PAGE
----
I talked in a previous Smart Talk article about the pressure American farmers are coming under because of their huge reliance on overseas exports and taxpayer subsidies, and they’re taking a hit once again due to lower commodity prices. As a result, the global agrochemical industry is in consolidation mode.
ChemChina has plans to buy Syngenta AG (ADR) (SYT) for $43 billion. Dow Chemical Co (DOW) and E I Du Pont Nemours And Co (DD) are also merging into a $130 billion business. And the latest in the series of takeout offers is Bayer AG (ADR)’s (BAYRY) $62 billion bid for Monsanto Company (MON).
The BAYRY Bid for MON
Bayer is a German life sciences company focused on improving the quality of life through a combination of healthcare and agriculture. Monsanto, the world’s largest seed company, had previously approached BAYRY in March to express interest in its crop science unit, but rather than forge a deal based solely on that unit, Bayer made a bid for the whole company.
The company proposed a $62 billion buyout offer, or $122 per Monsanto share in cash, representing a 37% premium over MON prior to news of the potential deal. It was the largest all-cash takeover bid on record, only slightly higher than the $60.4 billion InBev offered for Anheuser-Busch in June 2008. The proposition also came shortly after Werner Baumann took over as Bayer CEO.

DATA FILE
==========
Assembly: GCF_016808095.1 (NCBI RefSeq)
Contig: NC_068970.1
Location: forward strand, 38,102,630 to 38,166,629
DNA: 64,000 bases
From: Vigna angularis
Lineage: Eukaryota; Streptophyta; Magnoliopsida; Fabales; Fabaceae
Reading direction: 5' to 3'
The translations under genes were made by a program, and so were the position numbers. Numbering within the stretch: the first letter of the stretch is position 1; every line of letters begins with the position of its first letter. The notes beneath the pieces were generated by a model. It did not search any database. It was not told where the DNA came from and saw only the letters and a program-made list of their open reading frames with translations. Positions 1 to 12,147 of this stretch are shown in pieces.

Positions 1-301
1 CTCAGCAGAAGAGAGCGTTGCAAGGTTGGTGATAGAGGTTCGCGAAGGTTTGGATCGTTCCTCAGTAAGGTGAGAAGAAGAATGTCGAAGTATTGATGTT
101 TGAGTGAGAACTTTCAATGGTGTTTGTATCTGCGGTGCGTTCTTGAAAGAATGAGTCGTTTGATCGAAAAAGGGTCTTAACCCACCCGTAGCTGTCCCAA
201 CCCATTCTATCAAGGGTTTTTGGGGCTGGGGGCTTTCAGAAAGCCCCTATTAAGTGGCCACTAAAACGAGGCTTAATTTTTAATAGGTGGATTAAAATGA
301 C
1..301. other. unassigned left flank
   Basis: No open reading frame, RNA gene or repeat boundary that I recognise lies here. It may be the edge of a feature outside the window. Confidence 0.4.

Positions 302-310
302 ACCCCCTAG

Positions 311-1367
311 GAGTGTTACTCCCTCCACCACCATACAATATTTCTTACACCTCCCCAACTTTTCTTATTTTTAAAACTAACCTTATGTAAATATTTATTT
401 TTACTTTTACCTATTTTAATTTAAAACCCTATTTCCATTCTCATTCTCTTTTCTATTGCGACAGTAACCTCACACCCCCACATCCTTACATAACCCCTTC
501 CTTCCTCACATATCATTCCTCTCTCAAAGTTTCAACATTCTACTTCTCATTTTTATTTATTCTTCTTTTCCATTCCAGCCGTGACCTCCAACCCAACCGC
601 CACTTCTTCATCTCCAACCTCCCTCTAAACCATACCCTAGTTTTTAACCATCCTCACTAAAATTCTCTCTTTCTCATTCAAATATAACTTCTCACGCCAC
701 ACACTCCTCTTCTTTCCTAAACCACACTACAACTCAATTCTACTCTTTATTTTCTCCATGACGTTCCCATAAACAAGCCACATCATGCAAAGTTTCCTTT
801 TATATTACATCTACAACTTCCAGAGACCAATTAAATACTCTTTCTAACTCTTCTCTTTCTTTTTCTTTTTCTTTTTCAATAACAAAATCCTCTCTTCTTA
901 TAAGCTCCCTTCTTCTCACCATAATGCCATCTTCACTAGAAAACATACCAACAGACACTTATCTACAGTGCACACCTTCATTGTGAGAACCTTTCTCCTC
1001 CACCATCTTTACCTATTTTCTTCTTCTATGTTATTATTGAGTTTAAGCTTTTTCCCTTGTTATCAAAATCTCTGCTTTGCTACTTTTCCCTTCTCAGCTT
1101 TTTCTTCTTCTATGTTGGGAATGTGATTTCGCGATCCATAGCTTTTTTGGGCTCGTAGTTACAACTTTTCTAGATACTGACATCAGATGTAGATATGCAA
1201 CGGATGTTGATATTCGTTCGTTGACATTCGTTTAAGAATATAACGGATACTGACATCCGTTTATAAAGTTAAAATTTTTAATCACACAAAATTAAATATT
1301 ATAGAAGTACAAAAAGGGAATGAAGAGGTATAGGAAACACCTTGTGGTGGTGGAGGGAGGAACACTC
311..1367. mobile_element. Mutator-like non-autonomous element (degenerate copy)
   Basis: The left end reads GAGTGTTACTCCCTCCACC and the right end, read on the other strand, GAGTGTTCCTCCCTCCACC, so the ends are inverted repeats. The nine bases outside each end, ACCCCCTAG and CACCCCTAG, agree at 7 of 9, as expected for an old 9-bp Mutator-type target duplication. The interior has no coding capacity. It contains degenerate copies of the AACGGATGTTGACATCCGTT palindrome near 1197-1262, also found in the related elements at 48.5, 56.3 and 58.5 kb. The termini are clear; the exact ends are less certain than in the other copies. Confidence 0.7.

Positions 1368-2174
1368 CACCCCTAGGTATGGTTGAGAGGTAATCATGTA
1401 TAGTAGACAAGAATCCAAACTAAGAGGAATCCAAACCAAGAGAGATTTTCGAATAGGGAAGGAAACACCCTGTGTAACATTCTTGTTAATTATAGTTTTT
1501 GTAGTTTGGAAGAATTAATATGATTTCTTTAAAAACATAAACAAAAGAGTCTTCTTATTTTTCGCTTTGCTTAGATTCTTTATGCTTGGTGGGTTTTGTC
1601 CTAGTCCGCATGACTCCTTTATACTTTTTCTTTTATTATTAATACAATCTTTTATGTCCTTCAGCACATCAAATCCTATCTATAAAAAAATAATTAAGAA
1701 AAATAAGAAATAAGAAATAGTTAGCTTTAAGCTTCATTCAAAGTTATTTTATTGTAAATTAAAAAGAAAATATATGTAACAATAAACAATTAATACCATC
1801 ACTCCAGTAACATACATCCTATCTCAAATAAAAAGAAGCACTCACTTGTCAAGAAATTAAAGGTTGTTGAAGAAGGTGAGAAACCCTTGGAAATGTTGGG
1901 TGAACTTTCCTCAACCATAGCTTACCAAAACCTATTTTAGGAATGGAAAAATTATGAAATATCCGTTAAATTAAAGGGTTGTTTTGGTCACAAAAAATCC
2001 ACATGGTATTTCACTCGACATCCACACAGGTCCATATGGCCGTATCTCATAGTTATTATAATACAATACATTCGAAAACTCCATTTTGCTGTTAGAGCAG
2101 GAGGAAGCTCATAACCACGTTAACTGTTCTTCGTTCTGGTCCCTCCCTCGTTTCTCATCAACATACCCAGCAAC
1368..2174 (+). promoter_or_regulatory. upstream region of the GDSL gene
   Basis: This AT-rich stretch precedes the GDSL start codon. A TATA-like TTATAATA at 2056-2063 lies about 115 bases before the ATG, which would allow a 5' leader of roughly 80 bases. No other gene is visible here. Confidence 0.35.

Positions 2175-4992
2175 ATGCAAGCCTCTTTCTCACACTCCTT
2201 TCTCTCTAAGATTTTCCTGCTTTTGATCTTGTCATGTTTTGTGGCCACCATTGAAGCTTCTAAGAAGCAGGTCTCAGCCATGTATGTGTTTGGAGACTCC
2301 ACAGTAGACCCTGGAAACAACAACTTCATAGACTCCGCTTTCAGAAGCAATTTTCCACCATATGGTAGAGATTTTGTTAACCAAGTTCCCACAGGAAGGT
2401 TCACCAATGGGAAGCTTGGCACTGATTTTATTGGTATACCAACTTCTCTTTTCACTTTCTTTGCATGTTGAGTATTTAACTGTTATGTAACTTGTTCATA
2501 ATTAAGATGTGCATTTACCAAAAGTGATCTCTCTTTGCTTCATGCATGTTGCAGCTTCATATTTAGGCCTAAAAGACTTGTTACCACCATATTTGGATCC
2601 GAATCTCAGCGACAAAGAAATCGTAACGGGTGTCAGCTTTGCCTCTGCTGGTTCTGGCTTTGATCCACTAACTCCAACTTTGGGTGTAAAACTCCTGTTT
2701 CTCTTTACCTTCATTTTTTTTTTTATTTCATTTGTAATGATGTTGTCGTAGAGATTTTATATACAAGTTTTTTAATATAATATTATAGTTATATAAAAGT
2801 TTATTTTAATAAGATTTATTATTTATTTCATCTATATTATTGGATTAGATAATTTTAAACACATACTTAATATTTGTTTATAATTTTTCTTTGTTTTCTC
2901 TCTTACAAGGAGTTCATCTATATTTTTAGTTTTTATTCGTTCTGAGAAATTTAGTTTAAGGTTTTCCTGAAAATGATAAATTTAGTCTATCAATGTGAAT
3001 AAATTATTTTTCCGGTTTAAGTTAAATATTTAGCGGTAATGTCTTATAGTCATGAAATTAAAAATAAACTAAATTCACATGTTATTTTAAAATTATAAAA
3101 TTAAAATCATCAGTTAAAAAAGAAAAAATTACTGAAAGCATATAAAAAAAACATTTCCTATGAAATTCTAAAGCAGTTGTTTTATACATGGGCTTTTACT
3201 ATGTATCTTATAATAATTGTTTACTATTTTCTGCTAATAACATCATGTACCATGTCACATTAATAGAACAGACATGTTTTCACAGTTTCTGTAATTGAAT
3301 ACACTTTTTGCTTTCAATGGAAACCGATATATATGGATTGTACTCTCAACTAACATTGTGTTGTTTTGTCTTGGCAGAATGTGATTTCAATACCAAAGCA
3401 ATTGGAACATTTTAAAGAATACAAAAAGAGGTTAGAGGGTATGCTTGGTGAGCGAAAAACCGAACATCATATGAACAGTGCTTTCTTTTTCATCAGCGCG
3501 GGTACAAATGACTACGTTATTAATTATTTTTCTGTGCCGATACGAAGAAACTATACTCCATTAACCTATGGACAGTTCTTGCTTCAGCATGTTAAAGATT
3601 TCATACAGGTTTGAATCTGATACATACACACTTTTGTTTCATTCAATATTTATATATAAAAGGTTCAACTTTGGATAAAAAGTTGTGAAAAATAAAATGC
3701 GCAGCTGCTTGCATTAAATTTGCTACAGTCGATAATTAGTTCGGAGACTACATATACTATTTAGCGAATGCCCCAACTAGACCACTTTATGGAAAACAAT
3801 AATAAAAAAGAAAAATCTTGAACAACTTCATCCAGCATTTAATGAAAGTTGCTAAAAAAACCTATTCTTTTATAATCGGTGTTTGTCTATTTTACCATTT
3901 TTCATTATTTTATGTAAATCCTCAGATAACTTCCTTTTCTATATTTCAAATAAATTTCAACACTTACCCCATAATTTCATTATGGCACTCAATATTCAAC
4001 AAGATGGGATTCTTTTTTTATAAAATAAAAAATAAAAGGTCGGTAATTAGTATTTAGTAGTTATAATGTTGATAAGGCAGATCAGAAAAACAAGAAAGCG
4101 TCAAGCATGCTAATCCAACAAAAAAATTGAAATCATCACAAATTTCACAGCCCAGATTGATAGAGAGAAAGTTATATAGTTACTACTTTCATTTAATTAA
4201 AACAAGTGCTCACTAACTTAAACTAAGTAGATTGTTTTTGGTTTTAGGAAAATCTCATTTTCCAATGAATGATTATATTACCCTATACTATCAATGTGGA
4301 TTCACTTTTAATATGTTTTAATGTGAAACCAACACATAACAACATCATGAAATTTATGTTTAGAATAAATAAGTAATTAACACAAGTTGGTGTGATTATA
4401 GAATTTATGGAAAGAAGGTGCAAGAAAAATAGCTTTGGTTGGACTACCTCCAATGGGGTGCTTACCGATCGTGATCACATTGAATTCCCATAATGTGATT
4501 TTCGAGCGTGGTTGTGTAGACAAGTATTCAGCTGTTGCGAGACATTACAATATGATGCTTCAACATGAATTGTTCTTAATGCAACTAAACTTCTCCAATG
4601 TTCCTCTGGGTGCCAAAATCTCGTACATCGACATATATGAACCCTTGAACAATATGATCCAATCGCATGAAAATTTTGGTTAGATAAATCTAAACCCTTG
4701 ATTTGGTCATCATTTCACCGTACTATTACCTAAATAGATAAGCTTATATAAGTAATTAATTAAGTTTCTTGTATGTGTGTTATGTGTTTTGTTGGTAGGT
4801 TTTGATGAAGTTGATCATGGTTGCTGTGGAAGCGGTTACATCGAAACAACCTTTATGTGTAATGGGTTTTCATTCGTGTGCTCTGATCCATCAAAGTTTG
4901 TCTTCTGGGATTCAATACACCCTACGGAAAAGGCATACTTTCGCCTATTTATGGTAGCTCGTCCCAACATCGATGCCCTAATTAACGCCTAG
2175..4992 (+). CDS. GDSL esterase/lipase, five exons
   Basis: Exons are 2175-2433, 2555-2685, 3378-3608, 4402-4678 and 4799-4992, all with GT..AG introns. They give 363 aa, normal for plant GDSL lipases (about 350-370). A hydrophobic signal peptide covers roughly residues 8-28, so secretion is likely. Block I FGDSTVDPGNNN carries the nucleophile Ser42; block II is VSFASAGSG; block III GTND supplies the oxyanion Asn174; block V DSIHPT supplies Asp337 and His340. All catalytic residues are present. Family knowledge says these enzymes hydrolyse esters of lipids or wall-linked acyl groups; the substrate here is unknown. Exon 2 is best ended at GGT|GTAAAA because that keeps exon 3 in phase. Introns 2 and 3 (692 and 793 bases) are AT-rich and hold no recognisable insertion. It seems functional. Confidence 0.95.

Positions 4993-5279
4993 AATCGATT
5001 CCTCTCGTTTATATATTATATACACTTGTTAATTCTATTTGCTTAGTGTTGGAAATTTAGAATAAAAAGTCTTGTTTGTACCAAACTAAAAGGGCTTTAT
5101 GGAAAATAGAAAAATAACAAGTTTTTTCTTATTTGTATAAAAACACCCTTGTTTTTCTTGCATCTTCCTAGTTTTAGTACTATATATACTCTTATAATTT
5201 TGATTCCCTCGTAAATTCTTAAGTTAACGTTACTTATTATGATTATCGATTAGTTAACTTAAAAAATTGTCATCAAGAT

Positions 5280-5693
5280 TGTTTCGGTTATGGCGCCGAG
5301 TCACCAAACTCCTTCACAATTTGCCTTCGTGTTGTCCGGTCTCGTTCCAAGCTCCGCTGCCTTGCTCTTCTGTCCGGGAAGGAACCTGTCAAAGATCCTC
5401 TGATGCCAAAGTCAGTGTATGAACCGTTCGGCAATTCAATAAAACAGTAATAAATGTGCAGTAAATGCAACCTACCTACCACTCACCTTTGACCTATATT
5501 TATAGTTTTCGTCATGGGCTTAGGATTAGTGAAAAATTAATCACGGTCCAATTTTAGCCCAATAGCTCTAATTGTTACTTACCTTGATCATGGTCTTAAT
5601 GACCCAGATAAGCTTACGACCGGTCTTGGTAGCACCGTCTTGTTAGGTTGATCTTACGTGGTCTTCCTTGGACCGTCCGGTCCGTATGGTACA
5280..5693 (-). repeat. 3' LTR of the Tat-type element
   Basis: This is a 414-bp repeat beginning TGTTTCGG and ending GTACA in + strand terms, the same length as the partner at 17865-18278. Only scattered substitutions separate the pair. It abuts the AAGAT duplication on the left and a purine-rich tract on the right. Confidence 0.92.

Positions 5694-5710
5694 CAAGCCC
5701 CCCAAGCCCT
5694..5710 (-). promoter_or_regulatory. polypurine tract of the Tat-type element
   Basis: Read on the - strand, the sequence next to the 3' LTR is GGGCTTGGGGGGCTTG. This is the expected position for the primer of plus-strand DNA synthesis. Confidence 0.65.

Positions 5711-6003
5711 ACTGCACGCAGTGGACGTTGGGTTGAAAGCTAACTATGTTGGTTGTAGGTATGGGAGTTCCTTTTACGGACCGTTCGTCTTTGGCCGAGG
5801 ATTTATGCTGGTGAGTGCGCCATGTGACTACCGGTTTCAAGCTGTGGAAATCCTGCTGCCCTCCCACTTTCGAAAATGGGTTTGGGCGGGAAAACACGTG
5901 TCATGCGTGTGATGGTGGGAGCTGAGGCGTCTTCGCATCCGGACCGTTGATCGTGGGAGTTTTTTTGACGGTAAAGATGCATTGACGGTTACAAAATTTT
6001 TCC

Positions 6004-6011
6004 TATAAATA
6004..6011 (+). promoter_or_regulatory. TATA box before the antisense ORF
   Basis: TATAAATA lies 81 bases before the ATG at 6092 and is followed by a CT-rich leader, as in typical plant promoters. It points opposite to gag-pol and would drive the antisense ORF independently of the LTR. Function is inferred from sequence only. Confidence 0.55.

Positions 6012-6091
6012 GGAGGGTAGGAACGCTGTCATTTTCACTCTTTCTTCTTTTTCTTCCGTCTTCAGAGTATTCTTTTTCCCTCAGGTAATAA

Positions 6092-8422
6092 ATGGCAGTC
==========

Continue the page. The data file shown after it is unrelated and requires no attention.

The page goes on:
But Monsanto rejected the offer, stating that it would greatly undervalue the company. Many on Wall Street agreed, and MON moved higher on the day. While Bayer stood by the value its offer represented, both companies have expressed interest in continuing negotiations.
This puts added pressure on Bayer, as many of its shareholders had expressed concerns that the offer was already too high. Now, management has to decide if a merger with Monsanto is worth the even higher price.
We’ll find out in time, and in the meantime Monsanto can keep creating lofty goals that will positively impact mankind through sustainable agriculture and getting more crop production out of fewer resources.
If the buyout were to happen after all, it would create a global food behemoth competing against Syngenta/ChemChina and the merged Dow/DuPont.
Think of population growth outside the western world and you can see the growing demand for food. Even in Europe, the public relations aspect that has virtually barred these seeds and foods from the continent will need to be reconsidered with the growing need to feed people.
The world will never stop needing food, which leaves plenty of growth for companies only looking to improve it.
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